Tuesday, January 29, 2013

New Document Details Arguments About Torture at a JSOC Prison

Journalist Michael Otterman, author of the excellent book, American Torture: From the Cold War to Abu Ghraib and Beyond, was kind enough to forward to me some months ago a document he obtained via the Freedom of Information Act. The document consists of the after-action reports made by Colonel Steven Kleinman and Terrence Russell, two of the three team members sent by the Joint Personnel Recovery Agency (JPRA) to a top-secret special operations facility in Iraq in September 2003.

The reports, written shortly after both JPRA officials finished their assignment, present two starkly different accounts of what took place that late summer in the depths of a JSOC torture chamber. Even more remarkable, Col. Kleinman, who famously intervened to stop torture interrogations at the facility, had his own report submitted to Russell for comment. Indeed, Kleinman's report as released contains interpolations by Russell, such that the documents become a kind of ersatz debate over torture by the JPRA team members, and at a distance, some of the Task Force members.

This extraordinary document is being posted here in full for the first time. Click here to download.

"Cleared Hot"

Kleinman told the Senate Armed Services Committee (SASC), which in 2008 was investigating detainee abuse in the military (large PDF), that he thought as Team Leader (and Intelligence Director at JPRA's Personnel Recovery Academy) he was being sent to the Special Mission Unit Task Force interrogation facility to identify problems with their interrogation program.

Much to his surprise, he and his JPRA team were being asked to provide training in the kind of techniques originally used only for demonstration and "classroom" experience purposes in the military's Survival, Evasion, Resistance, Escape, or SERE program. (JPRA has organizational supervisory control over SERE, though the constituent arms of the military services retain some independence in how they run their programs.)

But not far into his mission, JPRA's Commander, Colonel Randy Moulton, told Kleinman and his team they were "'cleared hot' to employ the full range of JPRA methods to include specifically the following: Walling - Sleep Deprivation - Isolation - Physical Pressures (to include stress positions, facial and stomach slaps, and finger pokes to chest) - Space/Time Disorientation - White Noise".

The story of the JPRA team visit and how it went bad, how Kleinman intervened when he saw a kneeling prisoner being repeatedly slapped, how he refused to write up a torture interrogation protocol for use at the TF facility -- widely believed to be Task Force 20 (as reported by Jane Mayer in her book The Dark Side: The Inside Story of How the War on Terror Turned Into a War on American Ideals) -- has been told at this point a number of times.

But never has the degree of acrimony and conflict that went on between Kleinman and his other JPRA team members, and the back and forth with superiors and TF personnel been so carefully detailed.

Russell, who was a civilian manager for JPRA's Research and Development division, was in particular open about why the team had been sent, and who they were helping. Kleinman, on the other hand, explained in his report at the outset that a nondisclosure agreement put "significant limitations on the details of our actions that can be reported herein."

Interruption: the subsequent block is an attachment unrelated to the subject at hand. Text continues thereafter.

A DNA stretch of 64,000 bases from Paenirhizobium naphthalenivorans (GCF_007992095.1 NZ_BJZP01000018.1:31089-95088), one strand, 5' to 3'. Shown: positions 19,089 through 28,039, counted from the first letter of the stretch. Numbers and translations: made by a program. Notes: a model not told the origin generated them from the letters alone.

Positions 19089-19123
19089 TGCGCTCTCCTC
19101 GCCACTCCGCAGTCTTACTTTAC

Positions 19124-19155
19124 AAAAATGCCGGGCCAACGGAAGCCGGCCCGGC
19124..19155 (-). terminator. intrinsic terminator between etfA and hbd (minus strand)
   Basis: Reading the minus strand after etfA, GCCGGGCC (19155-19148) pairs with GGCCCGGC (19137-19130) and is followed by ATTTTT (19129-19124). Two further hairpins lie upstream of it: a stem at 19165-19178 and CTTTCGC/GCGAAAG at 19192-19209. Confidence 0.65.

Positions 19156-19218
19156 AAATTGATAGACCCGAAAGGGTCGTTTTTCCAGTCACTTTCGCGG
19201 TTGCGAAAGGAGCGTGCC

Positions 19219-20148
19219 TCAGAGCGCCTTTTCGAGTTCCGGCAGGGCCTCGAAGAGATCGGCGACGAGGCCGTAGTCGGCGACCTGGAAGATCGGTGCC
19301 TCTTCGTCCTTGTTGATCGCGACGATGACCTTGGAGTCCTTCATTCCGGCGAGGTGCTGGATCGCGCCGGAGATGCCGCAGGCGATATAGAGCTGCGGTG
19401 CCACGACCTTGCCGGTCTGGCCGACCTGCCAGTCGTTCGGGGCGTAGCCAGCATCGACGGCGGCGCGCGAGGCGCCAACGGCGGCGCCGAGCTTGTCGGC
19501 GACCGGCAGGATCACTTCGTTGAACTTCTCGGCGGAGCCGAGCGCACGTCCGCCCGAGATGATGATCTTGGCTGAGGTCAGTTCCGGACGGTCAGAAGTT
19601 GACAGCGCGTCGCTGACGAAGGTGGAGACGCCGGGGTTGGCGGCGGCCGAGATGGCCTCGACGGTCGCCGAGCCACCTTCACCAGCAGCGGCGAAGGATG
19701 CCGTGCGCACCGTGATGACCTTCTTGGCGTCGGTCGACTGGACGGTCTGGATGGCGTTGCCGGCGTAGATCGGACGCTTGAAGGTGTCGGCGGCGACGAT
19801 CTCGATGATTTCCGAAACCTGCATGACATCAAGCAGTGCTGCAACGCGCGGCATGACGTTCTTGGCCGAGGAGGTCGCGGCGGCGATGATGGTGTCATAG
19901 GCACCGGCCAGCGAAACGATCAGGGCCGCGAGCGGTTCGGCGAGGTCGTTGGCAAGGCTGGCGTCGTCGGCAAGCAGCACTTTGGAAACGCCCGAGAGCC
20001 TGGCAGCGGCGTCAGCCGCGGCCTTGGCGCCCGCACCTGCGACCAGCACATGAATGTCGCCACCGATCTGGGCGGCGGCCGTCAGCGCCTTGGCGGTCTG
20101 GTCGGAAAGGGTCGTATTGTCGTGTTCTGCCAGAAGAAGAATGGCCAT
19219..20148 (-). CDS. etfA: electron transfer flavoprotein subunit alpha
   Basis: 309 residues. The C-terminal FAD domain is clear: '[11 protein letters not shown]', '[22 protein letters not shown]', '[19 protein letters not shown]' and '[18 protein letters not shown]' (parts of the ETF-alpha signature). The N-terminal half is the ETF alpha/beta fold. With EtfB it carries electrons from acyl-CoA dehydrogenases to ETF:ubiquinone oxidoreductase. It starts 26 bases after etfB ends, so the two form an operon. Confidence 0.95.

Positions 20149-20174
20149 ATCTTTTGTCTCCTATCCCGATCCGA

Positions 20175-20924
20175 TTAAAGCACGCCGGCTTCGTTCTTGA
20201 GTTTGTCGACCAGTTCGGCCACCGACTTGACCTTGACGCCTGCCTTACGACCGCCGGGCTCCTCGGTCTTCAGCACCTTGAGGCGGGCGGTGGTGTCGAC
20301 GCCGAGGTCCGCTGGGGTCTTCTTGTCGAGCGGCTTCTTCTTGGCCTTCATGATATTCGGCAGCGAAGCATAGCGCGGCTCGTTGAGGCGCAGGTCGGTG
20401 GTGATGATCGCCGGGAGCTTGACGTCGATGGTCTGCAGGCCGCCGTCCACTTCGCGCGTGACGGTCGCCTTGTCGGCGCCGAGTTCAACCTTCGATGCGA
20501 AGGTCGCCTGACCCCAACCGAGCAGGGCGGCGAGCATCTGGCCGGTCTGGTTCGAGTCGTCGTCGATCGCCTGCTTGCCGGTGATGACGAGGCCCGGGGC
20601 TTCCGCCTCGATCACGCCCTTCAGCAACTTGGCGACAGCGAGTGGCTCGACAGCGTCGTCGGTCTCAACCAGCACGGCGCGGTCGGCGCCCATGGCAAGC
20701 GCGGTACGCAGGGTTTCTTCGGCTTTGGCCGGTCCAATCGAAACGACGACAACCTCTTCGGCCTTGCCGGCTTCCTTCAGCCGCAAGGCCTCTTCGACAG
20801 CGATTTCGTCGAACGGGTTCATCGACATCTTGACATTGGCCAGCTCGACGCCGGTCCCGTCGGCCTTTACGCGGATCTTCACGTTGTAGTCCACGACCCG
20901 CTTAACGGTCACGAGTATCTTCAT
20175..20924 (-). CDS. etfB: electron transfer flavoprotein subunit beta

Russell was not so reticent. He's quite clear the purpose of the TDY (temporary assignment) was "To provide support to on-going interrogation efforts being conducted by JSOC/TF-20 elements at their Battlefield Interrogation Facility (BIF).... At the request of JSOC, a JPRA support team was formed to advice [sic] and assist in on-going interrogations against hostile elements operating against Coalition Forces in Iraq. The mission of the TF-20 interrogation element, J2-X, was to exploit captured enemy personnel and extract timely, actionable intelligence to support operations that would lead to the capture of 'Black List' and other high-value and terrorist personnel."

According to Russell, "TF-20's deputy commander and JPRA/CC [that is, Commander, who was Col. Randy Moulton] approved the support team to become fully engaged in interrogation operations and demonstrate our exploitation tactics, techniques and procedures (TTP) to the J2-X staff."

"A lack of clear guidance"

Whatever the understanding of the team when it arrived, from the very beginning there was a debate over the "effectiveness" of the techniques being discussed. Kleinman noted "a lack of clear guidance on the legal status of the detainees and the absence of definitive directions pertaining to the treatment of those detainees."

According to the 2008 SASC report, TF-20 was operating under the same interrogation SOP that a similar special forces task force had used in Afghanistan. But this was also a time when there was a lot of turmoil with the Department of Defense over exactly what interrogation techniques were "legal." Indeed, only days before Kleinman and his team arrived at the BIF, Major General Geoffrey Miller had come to Iraq to assess detention and interrogation operations five months after the invasion of Iraq by U.S. forces. He counseled the military in Iraq to "get tougher with detainees."

The 2002 Special Forces TF interrogation SOP for Afghanistan is apparently still classified, but we know from other sources that it included use of sensory overload ("loud music"), sleep deprivation, 20-hour interrogations, stress positions, "controlled fear," and use of dogs, among other torture techniques.